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Interior Department Says Final Arctic Drilling Rule Will Boost Safety

But Republicans, oil industry concerned over harming energy production

Alaska Sen. Lisa Murkowski criticized the Obama administration for launching what she called a "regulatory onslaught" on drilling in the Arctic which would more likely harm energy production there. (Bill Clark/CQ Roll Call file photo)
Alaska Sen. Lisa Murkowski criticized the Obama administration for launching what she called a "regulatory onslaught" on drilling in the Arctic which would more likely harm energy production there. (Bill Clark/CQ Roll Call file photo)

The Interior Department on Thursday finalized a rule it says will make drilling in the Arctic safer and more environmentally sustainable by requiring oil and gas companies to set in place systems to prevent and contain oil spills in the region’s difficult weather conditions.  

The rule, first proposed in February 2015, requires drillers on the Arctic Outer Continental Shelf to have access to a separate rig ready to drill a relief well in case they lose control of an existing well.  

Interior in October canceled offshore drilling lease sales for the Chukchi and Beaufort seas in that region until 2017. That cancelation came after Royal Dutch Shell suspended its Arctic explorations, citing disappointing results, and the high cost of drilling in the Arctic with low oil and gas prices.  

While some companies own Arctic leases that have not yet expired, no drilling is taking place in the U.S. part of the Arctic. Interior said the rule will apply to current and future leases but does not necessarily mean the agency will sell Arctic leases in the five-year plan that will be announced later this year.  

Officials from Interior’s Bureau of Safety and Environmental Enforcement and Bureau of Ocean Energy Management, which issued the rule, noted in a news briefing that unlike the Gulf of Mexico, the Arctic is remote and subject to harsh weather and climate conditions that make drilling complicated and necessitates regulations to ensure drillers can prevent and control spills in those conditions.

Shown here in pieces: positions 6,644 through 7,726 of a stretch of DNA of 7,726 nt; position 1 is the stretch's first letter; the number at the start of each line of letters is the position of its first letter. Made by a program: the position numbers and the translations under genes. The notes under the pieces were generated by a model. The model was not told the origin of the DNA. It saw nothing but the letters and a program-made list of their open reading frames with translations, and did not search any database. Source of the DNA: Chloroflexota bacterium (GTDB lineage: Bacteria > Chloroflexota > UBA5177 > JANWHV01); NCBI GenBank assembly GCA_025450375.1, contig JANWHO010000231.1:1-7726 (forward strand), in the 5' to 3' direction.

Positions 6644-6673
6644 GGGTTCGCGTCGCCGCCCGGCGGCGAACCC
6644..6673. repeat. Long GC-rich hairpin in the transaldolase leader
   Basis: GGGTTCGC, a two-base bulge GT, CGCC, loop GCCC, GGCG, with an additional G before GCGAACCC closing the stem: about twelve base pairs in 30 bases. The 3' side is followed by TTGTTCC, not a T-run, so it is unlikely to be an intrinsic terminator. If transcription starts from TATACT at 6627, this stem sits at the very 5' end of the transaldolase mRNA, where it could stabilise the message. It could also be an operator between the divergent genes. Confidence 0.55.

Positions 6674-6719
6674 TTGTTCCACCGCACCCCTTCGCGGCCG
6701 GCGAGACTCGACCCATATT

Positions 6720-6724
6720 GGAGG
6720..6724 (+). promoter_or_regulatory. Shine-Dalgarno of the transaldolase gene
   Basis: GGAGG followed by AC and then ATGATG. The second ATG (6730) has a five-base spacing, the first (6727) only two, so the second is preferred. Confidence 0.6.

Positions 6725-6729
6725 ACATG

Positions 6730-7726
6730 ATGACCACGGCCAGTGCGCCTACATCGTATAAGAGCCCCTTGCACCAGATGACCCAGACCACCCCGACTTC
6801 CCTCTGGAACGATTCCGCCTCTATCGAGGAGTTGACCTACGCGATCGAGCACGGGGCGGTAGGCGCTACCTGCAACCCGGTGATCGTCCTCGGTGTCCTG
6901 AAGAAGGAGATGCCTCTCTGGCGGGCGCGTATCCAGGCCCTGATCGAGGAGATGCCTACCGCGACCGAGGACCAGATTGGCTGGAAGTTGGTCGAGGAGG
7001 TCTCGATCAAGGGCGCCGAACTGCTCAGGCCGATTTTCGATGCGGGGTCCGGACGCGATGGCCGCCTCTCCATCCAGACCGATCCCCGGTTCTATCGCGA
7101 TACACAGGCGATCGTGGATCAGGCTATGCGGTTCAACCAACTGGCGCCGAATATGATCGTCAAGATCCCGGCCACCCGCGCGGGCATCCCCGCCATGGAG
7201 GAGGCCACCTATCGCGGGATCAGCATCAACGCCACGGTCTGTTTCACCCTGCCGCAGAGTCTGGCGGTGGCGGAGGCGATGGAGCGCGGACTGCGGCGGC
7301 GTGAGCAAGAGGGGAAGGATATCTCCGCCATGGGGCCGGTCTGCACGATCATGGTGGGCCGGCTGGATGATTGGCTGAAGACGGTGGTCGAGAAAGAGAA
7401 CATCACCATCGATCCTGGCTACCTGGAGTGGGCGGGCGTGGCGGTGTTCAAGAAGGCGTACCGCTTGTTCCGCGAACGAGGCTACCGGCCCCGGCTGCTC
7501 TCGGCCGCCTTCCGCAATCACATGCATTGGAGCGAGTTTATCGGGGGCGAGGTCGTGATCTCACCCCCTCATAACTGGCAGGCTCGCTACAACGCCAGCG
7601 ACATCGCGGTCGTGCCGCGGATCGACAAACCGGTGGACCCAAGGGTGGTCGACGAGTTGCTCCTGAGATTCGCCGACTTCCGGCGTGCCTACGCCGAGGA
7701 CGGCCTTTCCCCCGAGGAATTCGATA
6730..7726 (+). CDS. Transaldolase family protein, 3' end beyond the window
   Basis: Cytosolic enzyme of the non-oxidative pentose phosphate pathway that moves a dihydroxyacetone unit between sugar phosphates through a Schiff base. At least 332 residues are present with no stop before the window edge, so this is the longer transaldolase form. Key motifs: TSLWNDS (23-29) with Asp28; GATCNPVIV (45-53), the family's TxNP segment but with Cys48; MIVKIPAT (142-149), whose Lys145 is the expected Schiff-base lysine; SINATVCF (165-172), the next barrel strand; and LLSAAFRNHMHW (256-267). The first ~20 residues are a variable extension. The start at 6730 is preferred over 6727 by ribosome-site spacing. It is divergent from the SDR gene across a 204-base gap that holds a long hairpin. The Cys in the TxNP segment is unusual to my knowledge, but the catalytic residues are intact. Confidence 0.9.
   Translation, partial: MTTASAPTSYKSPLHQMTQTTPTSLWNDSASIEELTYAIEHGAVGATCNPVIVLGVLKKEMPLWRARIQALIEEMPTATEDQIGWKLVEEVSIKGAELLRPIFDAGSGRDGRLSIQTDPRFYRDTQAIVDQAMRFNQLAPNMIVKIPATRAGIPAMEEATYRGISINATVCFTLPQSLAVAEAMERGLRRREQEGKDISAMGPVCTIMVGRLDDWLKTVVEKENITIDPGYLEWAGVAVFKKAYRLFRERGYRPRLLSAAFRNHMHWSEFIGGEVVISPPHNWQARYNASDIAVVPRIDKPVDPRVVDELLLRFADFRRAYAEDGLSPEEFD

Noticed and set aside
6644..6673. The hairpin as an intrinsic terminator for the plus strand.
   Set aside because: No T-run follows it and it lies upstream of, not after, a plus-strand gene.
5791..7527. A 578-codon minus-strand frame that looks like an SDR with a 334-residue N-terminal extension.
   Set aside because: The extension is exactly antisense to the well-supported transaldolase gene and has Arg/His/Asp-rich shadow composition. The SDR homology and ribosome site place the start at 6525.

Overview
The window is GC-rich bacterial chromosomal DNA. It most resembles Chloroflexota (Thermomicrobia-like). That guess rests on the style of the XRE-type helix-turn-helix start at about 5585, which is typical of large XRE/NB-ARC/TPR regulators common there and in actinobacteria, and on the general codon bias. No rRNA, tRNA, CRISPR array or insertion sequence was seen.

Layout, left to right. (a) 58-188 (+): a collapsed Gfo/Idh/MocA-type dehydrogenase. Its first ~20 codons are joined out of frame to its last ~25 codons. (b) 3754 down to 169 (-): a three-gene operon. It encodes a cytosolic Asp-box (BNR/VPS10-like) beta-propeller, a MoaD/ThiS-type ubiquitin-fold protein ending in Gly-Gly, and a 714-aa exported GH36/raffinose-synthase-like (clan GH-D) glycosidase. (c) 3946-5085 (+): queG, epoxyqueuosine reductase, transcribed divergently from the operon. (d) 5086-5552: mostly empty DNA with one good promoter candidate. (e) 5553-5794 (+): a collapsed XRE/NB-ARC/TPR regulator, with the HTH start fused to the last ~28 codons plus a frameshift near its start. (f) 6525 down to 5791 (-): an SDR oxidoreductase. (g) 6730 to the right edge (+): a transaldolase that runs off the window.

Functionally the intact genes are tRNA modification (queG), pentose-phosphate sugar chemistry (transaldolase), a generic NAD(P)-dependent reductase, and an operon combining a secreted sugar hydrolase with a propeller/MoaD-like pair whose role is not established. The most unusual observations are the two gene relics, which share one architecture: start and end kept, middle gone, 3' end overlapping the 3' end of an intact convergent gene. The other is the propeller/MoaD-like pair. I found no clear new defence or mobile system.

“The unique Arctic environment raises substantial operational challenges,” said Bureau of Ocean Energy Management Director Abigail Ross Hopper in a statement issued by the agency. “These new regulations are carefully tailored to ensure that any future exploration activities will be conducted in a way that respects and protects this incredible ecosystem and the Alaska Native subsistence activities that depend on its preservation.”  

Senate Energy and Natural Resources Chairwoman Lisa Murkowski of Alaska, an outspoken critic of the administration’s regulatory agenda in her home state, said she was still reviewing details of the final rule, but that it appeared more likely to reduce investment and harm energy production in the region.  

“This rule should be a positive sign for the administration’s willingness to offer new leases in the offshore Arctic, but instead it continues to hint toward an even more uncertain future for the regulatory regime in this region,” the Republican senator said. “I am dismayed by the regulatory onslaught the administration is launching on American energy production in its final days.”  

The rule requires drillers to develop oil spill response plans and to show they are able to “predict, track, report, and respond” to the frigid weather conditions in the Arctic, and that those capabilities be reflected in their oversight of contractors and training of workers.  

Under the rule, drillers are required to be able to quickly deploy equipment to contain spills at the source, including capping stacks and containment domes.  

“The rules help ensure that any exploratory drilling operations in this highly challenging environment will be conducted in a safe and environmentally responsible manner, while protecting the marine, coastal, and human environments, and Alaska Natives’ cultural traditions and access to subsistence resources,” assistant secretary for Land and Minerals Management, Janice Schneider, said in a statement.  

The rule is separate from Interior’s Well Control Rule issued in April to prevent a disaster similar to the April 2010 Deepwater Horizon spill that gushed 4 million barrels of crude oil into the Gulf of Mexico over 87 days. Thursday’s rule is specific to exploring and drilling in the Arctic because of its unique weather conditions and its remoteness.  

The American Petroleum Institute, which represents more than 600 oil and gas companies, said it was concerned the rule may not improve safety, but instead hinder innovation and technological advancements in the U.S. energy sector.  

“This is an unfortunate turn by this administration and will continue to stifle offshore oil and natural gas production,” API Upstream and Industry Operations Director Erik Milito said in a statement.


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